My own take on these issues is that people who talk about regional development – whether under the previous government or the current one – are usually looking in the wrong place. There seems to be a knee-jerk political need to “do something” and to be seen to do something, even when the action isn’t based on robust analysis specific to New Zealand (and thus the laudable call for good governance, careful targeting etc is mostly a forelorn hope, whistling in the wind). I searched both Maxim documents and was struck (if not greatly surprised) to find no reference at all to the way in which the real exchange rate – persistently high even in the face of our relative productivity decline and itself a reflection of domestic demand pressures – has reallocated resources away from the regions (generally with quite export-oriented production bases) to Wellington and (in particular) Auckland. A real exchange rate that was 30 per cent lower – and that is the sort of change implied by real interest differentials – would make a huge difference to the relative prospects of places like Hawkes Bay, Nelson, Otago, Southland, Gisborne, and so on – orders of magnitude more so than the best of the smart active initiatives Maxim seems to be calling for. (I was also struck by the fact that although there were numerous references to tax incentives and R&D tax credits, there was nothing at all about the basic rates of business taxation – if you want more of something, tax it less heavily.)
But as I look at the New Zealand data, I’m also struck by the way there isn’t an overall New Zealand regional story, and even to the extent there is, the differences between the richest parts of the country and the poorest seem no larger (and generally smaller) than those elsewhere. I had a look through the EU regional data this morning. GDP per capita in London, for example, is 150 per cent above that in regions like Durham, South Yorkshire, Lincolnshire, and West Wales. The margins are almost as large between Paris and some of the outer French regions. Margins of 100 per cent seem pretty common looking across EU countries. And what of New Zealand? Northland and Gisborne last year had average GDP per capita of almost 65 per cent of that of Auckland (and 58 per cent of that of Wellington) – ie Auckland is about 50 per cent higher than them. And as I noted above, Marlborough had much the same GDP per capita as Auckland – and there is nowhere in provincial France, UK or Germany with anything like the average GDP per capita of Paris, London, or Hamburg respectively.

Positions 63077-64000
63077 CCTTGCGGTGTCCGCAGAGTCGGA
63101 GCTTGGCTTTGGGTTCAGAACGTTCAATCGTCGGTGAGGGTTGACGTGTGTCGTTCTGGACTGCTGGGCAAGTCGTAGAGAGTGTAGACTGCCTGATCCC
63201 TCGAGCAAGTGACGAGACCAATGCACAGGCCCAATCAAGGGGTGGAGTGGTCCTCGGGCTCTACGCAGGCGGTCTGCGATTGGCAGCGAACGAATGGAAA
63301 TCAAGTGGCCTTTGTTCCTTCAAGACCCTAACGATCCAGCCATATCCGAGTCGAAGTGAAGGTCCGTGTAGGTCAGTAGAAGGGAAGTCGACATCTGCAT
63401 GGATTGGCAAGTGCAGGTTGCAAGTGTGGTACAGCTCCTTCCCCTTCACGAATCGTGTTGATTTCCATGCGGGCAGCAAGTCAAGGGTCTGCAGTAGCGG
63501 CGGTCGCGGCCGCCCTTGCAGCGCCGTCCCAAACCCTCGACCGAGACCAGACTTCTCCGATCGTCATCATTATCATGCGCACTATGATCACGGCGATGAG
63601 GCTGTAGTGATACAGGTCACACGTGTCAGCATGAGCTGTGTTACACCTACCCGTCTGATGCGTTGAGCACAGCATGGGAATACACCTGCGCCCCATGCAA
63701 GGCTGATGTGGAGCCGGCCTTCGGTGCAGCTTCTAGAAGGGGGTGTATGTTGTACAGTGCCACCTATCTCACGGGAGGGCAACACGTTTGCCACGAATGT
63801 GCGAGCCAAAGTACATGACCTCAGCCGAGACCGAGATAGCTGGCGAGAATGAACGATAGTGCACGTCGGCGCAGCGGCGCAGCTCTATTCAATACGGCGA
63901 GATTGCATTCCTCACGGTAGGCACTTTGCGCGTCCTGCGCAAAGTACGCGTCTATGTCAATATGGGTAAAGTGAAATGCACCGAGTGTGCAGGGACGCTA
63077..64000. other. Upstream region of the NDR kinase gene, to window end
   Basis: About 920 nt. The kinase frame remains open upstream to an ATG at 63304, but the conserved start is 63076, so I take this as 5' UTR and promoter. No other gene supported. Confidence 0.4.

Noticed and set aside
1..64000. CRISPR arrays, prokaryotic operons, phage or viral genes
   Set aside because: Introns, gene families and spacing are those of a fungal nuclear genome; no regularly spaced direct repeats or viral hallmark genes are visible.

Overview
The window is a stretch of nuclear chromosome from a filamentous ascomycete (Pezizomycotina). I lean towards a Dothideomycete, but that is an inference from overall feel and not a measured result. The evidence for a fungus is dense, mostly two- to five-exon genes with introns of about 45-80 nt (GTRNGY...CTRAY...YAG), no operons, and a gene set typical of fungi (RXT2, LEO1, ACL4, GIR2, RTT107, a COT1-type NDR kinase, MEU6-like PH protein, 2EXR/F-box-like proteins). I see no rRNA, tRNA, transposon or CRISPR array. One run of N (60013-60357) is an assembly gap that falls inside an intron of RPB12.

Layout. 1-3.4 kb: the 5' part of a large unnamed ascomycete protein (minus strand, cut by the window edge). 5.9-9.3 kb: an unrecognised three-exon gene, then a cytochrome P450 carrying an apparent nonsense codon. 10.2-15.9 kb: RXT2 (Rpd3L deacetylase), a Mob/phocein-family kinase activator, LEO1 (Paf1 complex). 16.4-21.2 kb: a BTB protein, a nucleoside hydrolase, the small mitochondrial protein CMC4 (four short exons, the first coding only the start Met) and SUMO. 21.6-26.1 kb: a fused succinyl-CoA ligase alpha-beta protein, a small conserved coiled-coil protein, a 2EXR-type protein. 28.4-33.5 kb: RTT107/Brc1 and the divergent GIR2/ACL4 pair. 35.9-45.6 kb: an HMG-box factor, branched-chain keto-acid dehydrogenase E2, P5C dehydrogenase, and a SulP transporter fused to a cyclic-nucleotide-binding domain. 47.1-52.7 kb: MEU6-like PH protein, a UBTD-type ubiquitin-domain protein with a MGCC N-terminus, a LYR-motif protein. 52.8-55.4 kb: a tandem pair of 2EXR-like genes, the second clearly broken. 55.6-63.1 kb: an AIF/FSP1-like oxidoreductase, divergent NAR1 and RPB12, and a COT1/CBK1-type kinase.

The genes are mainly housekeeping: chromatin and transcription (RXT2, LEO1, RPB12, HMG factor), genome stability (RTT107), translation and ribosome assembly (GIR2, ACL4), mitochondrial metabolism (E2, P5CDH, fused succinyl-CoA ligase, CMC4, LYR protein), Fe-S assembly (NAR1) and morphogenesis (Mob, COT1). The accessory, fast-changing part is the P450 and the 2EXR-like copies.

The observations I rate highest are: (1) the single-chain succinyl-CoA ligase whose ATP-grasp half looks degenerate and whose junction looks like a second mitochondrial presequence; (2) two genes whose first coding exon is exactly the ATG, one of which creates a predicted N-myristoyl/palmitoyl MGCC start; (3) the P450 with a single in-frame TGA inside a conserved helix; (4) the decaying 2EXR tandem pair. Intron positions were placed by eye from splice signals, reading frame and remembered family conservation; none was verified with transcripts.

Regional development policy, however cleverly designed or governed, isn’t what this country needs – arguably it never has been (and Maxim has a nice appendix on past failures). What it needs is hard-headed policy focused on lifting overall economic performance, notably productivity growth, based on a compelling and carefully scrutinised narrative that explains how we got where we are, not just grabbing bits from some generic OECD handbook, from a need to do something/anything. In practice, that approach – adopted in New Zealand for a quarter of a century now, at least – responds to symptoms not causes, and if it sometimes seems to produce benefits (albeit rarely) it is by chance rather than by the inherent merits of the policy approach. I suspect that a better-designed set of policies in New Zealand would tend to boost the regions relative to Auckland and Wellington, but that wouldn’t (and shouldn’t) be the goal: the goal should be lifting opportunities for better material living standards for all New Zealanders, and enabling New Zealanders to move to take advantage of those opportunities wherever they are to be found.